Finally, a mitigation projects list could be illustrated. What is going on? Are we on time and within budget? What’s blocking success and must be escalated?  

A dashboard should also allow it to drill down to the system owner level and the topic owner level (as defined by the SAP Secure Operations Map). Ideally, this is complemented with a knowledge base and monitoring capabilities (bridging the gap between the identification of an issue and the actual correction).  

How to get started

I have experienced many situations leaving customers “lost in space.” They had an “Über-Berater” in a project that showed them how bad their SAP security is and explained that with hundreds of examples without showing how and where to start. This usually does not work since every organization has its own pace. Knowing that 100% security is not possible, it’s better to assess where to invest and how far you can get that way (cost and benefit). We recommend the following approach (I like to draw an analogy with a big health check when you reach the mid of your life):  

  1. Start with an “anamnesis” where you determine the status of the different topics of the SAP secure operations map and the SAP Baseline Security Template. This can be tool-supported to cover as much information as you can and to be repeatable.  
  2. Ask the consultant doing this for a list of “quick wins” – aka things your organization can and should do immediately with given time and budget constraints.
  3. Based on that data targets can be defined for the different topics. What must be done and why, when, and how long will it take? That way, a roadmap can be shaped that you can use to constantly improve the SAP security level over time.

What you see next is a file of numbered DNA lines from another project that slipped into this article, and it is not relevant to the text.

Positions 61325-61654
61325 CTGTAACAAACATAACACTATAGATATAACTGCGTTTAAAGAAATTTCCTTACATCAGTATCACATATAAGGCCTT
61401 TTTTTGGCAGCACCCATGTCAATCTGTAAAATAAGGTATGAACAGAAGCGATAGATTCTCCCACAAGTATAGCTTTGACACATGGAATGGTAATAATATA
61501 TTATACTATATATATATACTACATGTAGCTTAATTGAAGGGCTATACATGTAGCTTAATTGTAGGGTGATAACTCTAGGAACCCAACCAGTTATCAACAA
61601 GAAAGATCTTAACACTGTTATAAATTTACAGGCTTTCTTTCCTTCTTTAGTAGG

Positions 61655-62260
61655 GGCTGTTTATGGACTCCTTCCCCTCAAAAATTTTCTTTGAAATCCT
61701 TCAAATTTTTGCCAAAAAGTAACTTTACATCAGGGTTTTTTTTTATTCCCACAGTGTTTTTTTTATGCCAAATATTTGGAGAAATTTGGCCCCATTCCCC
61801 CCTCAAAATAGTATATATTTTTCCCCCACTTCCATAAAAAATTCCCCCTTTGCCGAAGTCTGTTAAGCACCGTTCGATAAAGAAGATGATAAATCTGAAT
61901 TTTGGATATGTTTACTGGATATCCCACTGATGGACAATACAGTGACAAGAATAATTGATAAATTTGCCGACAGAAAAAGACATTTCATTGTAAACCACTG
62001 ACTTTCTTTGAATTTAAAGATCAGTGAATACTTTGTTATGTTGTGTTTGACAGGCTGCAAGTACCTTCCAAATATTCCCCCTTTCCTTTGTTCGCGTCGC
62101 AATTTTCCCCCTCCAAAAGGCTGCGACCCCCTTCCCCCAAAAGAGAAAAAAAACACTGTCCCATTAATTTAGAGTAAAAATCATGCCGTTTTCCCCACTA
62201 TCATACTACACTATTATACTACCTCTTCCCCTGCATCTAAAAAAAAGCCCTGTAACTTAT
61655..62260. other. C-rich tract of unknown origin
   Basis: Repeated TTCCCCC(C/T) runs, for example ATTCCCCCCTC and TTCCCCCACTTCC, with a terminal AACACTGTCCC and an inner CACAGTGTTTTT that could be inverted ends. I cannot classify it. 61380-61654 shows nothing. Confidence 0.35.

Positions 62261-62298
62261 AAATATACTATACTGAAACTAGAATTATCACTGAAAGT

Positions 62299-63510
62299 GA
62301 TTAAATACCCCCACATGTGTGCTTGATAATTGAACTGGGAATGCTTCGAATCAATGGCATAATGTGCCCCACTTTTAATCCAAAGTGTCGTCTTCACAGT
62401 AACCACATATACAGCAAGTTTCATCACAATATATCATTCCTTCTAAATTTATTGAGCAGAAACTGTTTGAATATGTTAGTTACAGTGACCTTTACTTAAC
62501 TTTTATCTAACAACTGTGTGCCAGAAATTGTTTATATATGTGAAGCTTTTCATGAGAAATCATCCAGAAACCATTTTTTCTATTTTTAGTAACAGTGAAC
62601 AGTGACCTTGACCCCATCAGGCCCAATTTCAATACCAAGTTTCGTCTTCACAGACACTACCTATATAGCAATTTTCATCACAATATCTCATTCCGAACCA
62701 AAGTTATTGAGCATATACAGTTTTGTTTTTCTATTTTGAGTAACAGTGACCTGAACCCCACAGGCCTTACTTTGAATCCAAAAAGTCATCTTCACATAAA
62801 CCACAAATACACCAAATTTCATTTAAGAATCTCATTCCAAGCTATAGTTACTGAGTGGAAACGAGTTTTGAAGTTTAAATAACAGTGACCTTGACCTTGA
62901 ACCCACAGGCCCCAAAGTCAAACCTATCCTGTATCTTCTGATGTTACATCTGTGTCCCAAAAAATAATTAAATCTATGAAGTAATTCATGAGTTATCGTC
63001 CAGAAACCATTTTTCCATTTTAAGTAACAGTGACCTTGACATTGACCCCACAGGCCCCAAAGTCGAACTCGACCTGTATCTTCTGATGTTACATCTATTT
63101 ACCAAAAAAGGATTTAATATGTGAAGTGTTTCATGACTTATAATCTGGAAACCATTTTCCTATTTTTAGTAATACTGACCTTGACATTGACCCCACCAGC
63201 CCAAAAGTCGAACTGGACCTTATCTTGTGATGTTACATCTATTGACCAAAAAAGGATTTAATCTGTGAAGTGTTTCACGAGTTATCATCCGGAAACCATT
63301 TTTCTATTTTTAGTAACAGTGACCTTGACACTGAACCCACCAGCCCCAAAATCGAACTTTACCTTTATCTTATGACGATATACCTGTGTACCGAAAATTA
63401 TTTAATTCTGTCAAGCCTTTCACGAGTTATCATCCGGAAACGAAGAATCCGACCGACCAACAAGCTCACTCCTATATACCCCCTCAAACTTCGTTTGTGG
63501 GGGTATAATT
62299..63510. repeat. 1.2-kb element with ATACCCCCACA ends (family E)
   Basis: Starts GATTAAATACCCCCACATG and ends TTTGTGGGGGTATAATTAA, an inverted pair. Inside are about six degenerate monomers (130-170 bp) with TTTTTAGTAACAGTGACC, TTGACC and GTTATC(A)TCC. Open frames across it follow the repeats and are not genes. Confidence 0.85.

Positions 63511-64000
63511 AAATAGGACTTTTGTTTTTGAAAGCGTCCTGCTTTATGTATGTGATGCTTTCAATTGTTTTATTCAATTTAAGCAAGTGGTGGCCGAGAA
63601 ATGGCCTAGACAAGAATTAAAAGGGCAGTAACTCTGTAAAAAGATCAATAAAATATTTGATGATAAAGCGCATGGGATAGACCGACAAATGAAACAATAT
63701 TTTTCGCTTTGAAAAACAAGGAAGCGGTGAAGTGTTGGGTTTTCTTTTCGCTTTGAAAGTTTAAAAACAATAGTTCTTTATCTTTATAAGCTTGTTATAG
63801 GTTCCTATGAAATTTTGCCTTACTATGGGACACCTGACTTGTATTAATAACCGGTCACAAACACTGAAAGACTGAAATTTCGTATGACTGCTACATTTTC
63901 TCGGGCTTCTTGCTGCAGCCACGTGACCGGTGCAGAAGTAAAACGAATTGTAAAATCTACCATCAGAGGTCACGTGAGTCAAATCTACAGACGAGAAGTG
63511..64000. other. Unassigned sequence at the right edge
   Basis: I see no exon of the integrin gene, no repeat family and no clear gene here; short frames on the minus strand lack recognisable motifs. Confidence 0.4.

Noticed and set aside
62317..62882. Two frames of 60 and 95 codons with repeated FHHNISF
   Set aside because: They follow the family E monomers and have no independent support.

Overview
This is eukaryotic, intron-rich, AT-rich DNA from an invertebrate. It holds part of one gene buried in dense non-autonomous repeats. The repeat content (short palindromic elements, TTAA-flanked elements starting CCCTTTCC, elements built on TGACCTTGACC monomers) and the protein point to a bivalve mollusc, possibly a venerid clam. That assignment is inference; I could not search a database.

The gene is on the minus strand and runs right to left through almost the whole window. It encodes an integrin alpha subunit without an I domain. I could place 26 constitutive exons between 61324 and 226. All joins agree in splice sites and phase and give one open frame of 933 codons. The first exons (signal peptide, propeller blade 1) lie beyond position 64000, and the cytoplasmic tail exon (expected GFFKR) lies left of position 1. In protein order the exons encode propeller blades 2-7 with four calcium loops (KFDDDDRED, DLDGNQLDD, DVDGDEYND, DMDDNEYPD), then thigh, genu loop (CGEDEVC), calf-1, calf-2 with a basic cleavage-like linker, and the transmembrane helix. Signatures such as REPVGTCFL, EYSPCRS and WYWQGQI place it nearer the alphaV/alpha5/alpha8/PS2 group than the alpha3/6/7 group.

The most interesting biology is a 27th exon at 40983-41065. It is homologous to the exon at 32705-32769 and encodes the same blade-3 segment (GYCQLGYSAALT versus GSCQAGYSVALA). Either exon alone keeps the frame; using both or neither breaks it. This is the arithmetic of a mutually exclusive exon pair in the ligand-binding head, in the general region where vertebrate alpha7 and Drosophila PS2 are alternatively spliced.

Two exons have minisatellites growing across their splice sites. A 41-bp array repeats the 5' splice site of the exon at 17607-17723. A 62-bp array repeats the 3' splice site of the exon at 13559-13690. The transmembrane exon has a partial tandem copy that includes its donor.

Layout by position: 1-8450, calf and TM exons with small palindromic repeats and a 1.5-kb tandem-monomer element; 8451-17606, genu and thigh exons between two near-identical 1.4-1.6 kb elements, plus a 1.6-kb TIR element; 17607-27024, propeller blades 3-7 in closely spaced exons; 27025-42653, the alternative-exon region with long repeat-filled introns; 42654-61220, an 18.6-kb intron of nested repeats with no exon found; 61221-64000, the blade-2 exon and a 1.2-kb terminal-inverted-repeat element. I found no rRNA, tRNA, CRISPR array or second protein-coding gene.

4. Reporting progress can be achieved by showing trending in the dashboard while monitoring helps you to be covered in areas where you cannot yet act.
  5. Regular review meetings with the management are not only useful, but they are also key to the success of a comprehensive SAP security program. Thus, a dashboard is a key requirement for getting this done.  

DSAG Requirements and status in the market

The dashboard requirement is around for quite some time. At the DSAG Technologietage in Düsseldorf in May 2022, Sebastian Westphal, DSAG Board Member for Technology, said: „Es bedarf dringend einer Umsetzung des Security-Dashboards, einer Kernforderung der DSAG seit mittlerweile zwei Jahren“.  

This implies that we are not yet there. For me, it also shows different ways of thinking. Naturally, there is a request for a security dashboard from SAP. However, I have also seen dashboard projects where SAP data is collected and added to self-made or integrated solutions (based on Microsoft Excel (yes, this is still used for this), QlikView, SAP analytics cloud, etc. There are also 3rd party solutions that contain dashboarding capabilities.  

No matter which route you take – a dashboard for SAP Security is key to being successful in mastering the SAP security challenges. And it is key to understand your reporting requirements for your organization. I would say that is the ultimate starting point and I look forward to further elaborating on this. 

Posted by

Markus Schumacher